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Download Labor Rights Are Civil Rights: Mexican American Workers in Twentieth-Century America (Politics and Society in Modern America) ePub

by Zaragosa Vargas

Download Labor Rights Are Civil Rights: Mexican American Workers in Twentieth-Century America (Politics and Society in Modern America) ePub
  • ISBN 069111546X
  • ISBN13 978-0691115467
  • Language English
  • Author Zaragosa Vargas
  • Publisher Princeton University Press (November 21, 2004)
  • Pages 368
  • Formats azw txt lrf doc
  • Category Social Science
  • Subcategory Social Sciences
  • Size ePub 1977 kb
  • Size Fb2 1108 kb
  • Rating: 4.9
  • Votes: 424

In 1937, Mexican workers were among the strikers and supporters beaten, arrested, and murdered by Chicago policemen in the now infamous Republic Steel Mill Strike. Using this event as a springboard, Zaragosa Vargas embarks on the first full-scale history of the Mexican-American labor movement in twentieth-century America. Absorbing and meticulously researched, Labor Rights Are Civil Rightspaints a multifaceted portrait of the complexities and contours of the Mexican American struggle for equality from the 1930s to the postwar era.

Drawing on extensive archival research, Vargas focuses on the large Mexican American communities in Texas, Colorado, and California. As he explains, the Great Depression heightened the struggles of Spanish speaking blue-collar workers, and employers began to define citizenship to exclude Mexicans from political rights and erect barriers to resistance. Mexican Americans faced hostility and repatriation.

The mounting strife resulted in strikes by Mexican fruit and vegetable farmers. This collective action, combined with involvement in the Communist party, led Mexican workers to unionize. Vargas carefully illustrates how union mobilization in agriculture, tobacco, garment, and other industries became an important vehicle for achieving Mexican American labor and civil rights.

He details how interracial unionism proved successful in cross-border alliances, in fighting discriminatory hiring practices, in building local unions, in mobilizing against fascism and in fighting brutal racism. No longer willing to accept their inferior status, a rising Mexican American grassroots movement would utilize direct action to achieve equality.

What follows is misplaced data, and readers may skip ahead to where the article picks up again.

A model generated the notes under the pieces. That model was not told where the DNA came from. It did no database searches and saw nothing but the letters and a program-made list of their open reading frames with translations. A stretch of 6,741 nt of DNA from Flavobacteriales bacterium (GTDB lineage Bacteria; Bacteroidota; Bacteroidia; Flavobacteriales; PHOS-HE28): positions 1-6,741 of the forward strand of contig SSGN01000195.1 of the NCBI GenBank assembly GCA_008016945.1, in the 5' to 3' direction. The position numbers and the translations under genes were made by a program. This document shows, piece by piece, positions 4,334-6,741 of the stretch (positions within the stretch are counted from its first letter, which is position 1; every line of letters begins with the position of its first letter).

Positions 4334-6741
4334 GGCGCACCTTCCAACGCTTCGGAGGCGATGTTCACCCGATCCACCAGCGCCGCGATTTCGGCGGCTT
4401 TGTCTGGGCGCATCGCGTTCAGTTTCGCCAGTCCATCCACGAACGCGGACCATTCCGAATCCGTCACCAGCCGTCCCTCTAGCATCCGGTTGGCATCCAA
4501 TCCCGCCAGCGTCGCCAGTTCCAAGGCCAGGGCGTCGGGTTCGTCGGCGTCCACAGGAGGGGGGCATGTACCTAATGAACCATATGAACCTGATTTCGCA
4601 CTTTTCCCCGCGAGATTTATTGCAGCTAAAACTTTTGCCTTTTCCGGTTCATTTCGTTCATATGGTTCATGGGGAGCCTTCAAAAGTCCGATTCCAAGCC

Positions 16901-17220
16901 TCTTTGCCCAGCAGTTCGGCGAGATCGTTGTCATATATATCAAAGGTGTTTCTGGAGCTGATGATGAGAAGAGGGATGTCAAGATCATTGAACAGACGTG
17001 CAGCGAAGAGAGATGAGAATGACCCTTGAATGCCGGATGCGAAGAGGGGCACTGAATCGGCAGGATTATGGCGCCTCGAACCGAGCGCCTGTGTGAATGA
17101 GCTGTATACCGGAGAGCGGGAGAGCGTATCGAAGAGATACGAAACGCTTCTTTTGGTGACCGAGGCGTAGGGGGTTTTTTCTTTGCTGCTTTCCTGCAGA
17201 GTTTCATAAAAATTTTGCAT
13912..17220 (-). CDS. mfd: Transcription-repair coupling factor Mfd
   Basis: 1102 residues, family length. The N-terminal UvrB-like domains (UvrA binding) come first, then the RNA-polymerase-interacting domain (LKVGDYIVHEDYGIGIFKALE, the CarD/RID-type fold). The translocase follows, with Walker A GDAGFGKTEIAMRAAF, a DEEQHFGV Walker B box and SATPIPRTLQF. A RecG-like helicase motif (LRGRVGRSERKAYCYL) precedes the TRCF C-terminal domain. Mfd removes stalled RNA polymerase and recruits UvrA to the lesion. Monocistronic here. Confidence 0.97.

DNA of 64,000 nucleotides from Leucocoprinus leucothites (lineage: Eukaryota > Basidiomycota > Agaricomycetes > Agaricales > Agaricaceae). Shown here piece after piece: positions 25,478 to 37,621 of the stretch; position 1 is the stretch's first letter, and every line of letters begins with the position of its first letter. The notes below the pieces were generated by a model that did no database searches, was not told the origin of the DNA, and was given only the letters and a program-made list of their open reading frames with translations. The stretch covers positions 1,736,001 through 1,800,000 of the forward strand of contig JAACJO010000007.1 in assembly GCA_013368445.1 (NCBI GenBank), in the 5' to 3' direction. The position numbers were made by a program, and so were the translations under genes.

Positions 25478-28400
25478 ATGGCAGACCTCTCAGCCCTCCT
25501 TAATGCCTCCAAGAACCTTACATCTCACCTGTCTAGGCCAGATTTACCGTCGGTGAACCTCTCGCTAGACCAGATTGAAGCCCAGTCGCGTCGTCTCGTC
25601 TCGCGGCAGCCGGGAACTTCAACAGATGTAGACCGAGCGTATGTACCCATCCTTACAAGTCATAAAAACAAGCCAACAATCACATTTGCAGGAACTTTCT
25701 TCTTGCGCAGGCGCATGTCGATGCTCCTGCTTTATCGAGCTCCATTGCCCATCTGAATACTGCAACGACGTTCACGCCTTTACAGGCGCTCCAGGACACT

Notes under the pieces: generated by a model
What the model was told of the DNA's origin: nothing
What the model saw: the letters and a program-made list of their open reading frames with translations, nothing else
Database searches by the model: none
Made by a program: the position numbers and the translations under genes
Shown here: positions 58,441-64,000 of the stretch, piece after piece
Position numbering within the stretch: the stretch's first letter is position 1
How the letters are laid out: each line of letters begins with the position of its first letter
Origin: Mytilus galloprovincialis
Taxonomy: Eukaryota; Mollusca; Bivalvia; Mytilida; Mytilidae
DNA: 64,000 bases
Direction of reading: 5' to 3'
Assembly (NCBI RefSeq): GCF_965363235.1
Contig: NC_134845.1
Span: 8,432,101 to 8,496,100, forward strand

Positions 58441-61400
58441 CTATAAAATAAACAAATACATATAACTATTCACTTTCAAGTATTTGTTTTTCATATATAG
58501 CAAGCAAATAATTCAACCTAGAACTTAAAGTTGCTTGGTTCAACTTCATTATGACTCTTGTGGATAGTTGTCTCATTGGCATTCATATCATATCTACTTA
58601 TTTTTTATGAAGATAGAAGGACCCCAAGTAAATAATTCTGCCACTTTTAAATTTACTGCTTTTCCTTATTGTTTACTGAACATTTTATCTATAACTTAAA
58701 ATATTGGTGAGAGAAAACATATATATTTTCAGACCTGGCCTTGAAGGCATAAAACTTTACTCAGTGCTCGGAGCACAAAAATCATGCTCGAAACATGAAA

Vargas has produced a synthesis of Mexican American labor history worthy of the attention of every labor, Chicano, and civil rights historian. Series: Politics and Society in Modern America (Book 52).

Vargas has produced a synthesis of Mexican American labor history worthy of the attention of every labor, Chicano, and civil rights historian. -Matt Garcia, Western Historical Quarterly. Vargas's analysis is at once informative and illuminating. Professor Zaragosa Vargas has penned an extraordinary book. Labor Rights Are Civil Rights not only demonstrates the long-standing integration of workers' rights and civil rights but also provides a provocative, comprehensive sweep of Mexican-American labor history.

As he explains, the Great Depression heightened the struggles of Spanish speaking blue-collar workers, and employers began to define citizenship to exclude Mexicans from political rights and erect barriers to resistance.

1) Despite the subtitle - "Mexican American Workers in Twentieth-Century America" - this book actually focuses on the .

1) Despite the subtitle - "Mexican American Workers in Twentieth-Century America" - this book actually focuses on the Great Depression, WWII, and a few years immediately before and after this period. So if you want to read about Chavez organizing farm workers, you will need a different book. I have absolutely no sense from Labor Rights Are Civil Rights of whether there was any significant non-Mexican Latino working-class population in the southwest at this time, but surely there were some. I did notice that a few of the leaders - Luisa Moreno, who was deported to Guatemala, and Nicaraguan Humberto Silex, for example - were not Mexican.

Labor Rights Are Civil Rights: Mexican American Workers in Twentieth-Century America. Author Zaragosa Vargas. The Silent Majority: Suburban Politics in the Sunbelt South. Author Matthew D. Lassiter

Labor Rights Are Civil Rights: Mexican American Workers in Twentieth-Century America. Lassiter. Author Robert D. Johnston. Little Rock: Race and Resistance at Central High School.

In his book, Labor Rights Are Civil Rights, Zaragosa Vargas takes these well-worn topics and, through abundant .

This is a little known story. Vargas's thesis is clearly stated early on: "In the period encompassing the 1930s and World War II years, Mexican Americans initiated a labor and civil rights movement that was the precursor of the early civil rights movement of the postwar years, which formed the foundation of the modern Chicano movement.

Mexican American Workers and CIO Organizing. The CIO would have a long-lasting effect on the political, economic, and social life of Mexican Americans, who made up the Southwest’s main labor force in the harvesting, processing, and canning of fruits and vegetables, as well as in mine, smelter, railroad, garment, and other factory work.

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Rights : Mexican American Workers in Twentieth-Century America .

Labor Rights Are Civil Rights : Mexican American Workers in Twentieth-Century America. Part of the Politics and Society in Modern America Series). Using this event as a springboard, Zaragosa Vargas embarks on the first full-scale history of the Mexican-American labor movement in twentieth-century America. Labor Rights are Civil Rights. Princeton: Princeton University Press. Princeton, New Jersey: Princeton University Press. p. 154. ISBN 0-691-11546-X.

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